Is it just us or is being turned away at your neighbourhood bar for having an expired ID the norm these days? HRM Police say it's not required that ID be accepted if it is expired, but agree that for all intents and purposes, a piece of ID means simply photo, birth date and address.
The expiry date seems overly picky, as the purpose of checking ID at bars is to ensure that the patron-to-be is 19 years old and over, is it not? Or is current identification required before you can put a beer in your hand at any age in this province?
At the Nova Scotia Liquor Commission, a helpful staff member concurs, before transferring me to the Alcohol and Gaming Authority. "My sister was turned away and she's 62. It seems to be the bars lately. This is not the first call we've had."
Darlene Hancock, senior compliance officer at Alcohol and Gaming for over 20 years says, "Yes, we are cracking down on underage drinking. There are a lot of fakes. If you and your friends are looking very young, you should go to Access Nova Scotia and get a current ID card. Your ID expires like any card, like a VISA."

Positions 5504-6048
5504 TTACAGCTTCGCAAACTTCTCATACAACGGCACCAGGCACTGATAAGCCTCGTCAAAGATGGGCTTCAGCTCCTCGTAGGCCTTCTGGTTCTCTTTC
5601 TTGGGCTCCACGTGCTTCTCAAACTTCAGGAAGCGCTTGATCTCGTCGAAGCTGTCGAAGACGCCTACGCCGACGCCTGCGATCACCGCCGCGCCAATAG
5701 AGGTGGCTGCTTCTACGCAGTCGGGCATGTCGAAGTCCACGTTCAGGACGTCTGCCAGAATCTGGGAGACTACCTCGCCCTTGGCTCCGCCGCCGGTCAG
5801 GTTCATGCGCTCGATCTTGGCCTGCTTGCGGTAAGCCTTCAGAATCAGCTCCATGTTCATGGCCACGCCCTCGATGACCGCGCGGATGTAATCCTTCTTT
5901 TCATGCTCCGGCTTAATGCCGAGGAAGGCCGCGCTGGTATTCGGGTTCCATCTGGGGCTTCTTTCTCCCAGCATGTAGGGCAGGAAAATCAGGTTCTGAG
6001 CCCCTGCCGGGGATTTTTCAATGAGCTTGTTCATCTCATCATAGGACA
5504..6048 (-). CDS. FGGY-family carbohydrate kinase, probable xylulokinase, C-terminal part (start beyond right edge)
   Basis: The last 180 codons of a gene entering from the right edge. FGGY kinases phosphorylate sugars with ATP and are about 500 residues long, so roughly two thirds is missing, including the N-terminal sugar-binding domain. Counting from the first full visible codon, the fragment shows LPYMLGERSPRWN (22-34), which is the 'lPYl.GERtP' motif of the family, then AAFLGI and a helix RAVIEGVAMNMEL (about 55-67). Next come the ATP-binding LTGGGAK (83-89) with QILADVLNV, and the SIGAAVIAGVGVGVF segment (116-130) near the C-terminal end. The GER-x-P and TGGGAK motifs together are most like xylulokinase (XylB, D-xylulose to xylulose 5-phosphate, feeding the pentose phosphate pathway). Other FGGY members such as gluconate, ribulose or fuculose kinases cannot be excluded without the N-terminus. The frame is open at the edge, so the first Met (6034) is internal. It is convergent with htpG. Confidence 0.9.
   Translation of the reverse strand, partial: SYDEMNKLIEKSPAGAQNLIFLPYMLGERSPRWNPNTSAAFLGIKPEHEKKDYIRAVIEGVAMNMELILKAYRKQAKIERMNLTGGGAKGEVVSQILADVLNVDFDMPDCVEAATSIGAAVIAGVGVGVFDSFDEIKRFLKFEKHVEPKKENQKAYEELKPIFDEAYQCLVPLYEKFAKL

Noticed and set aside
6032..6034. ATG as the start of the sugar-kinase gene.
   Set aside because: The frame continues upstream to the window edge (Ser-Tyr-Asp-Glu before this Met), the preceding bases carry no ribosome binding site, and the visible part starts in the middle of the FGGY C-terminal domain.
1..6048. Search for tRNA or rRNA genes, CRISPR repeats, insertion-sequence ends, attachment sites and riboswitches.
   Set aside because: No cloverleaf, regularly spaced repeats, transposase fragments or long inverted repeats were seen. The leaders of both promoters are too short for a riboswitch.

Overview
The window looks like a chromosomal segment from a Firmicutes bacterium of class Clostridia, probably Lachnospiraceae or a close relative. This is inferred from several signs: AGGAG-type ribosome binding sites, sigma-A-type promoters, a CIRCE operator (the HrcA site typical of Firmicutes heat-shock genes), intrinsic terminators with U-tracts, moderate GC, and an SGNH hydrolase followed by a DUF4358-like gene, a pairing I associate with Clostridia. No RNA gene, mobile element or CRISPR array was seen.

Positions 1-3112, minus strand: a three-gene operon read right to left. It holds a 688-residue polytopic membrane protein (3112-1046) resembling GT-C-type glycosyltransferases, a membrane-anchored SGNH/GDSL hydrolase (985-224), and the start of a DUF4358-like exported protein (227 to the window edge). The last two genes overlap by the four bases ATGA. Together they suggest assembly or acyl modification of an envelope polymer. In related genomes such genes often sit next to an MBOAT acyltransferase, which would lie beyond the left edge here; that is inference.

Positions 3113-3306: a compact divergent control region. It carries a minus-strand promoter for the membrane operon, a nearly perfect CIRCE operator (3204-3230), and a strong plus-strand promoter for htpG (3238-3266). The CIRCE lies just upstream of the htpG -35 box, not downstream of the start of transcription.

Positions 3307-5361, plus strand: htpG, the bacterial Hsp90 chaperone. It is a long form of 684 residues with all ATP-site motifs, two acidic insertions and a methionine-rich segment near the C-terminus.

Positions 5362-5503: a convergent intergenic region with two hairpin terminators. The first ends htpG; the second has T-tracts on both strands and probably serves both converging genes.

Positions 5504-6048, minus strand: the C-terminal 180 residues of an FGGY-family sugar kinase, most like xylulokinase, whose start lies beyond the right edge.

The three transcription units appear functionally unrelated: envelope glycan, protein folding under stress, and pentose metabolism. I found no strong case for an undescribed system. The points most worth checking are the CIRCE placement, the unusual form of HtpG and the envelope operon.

But what if you and your friends aren't looking very young? Tough cookies, grandma. Mark Henderson, who coordinates security guards at Source Security, says, "It's kind of a standard at the clubs. There wasn't a memo, but we always have to check. An expired ID is illegal."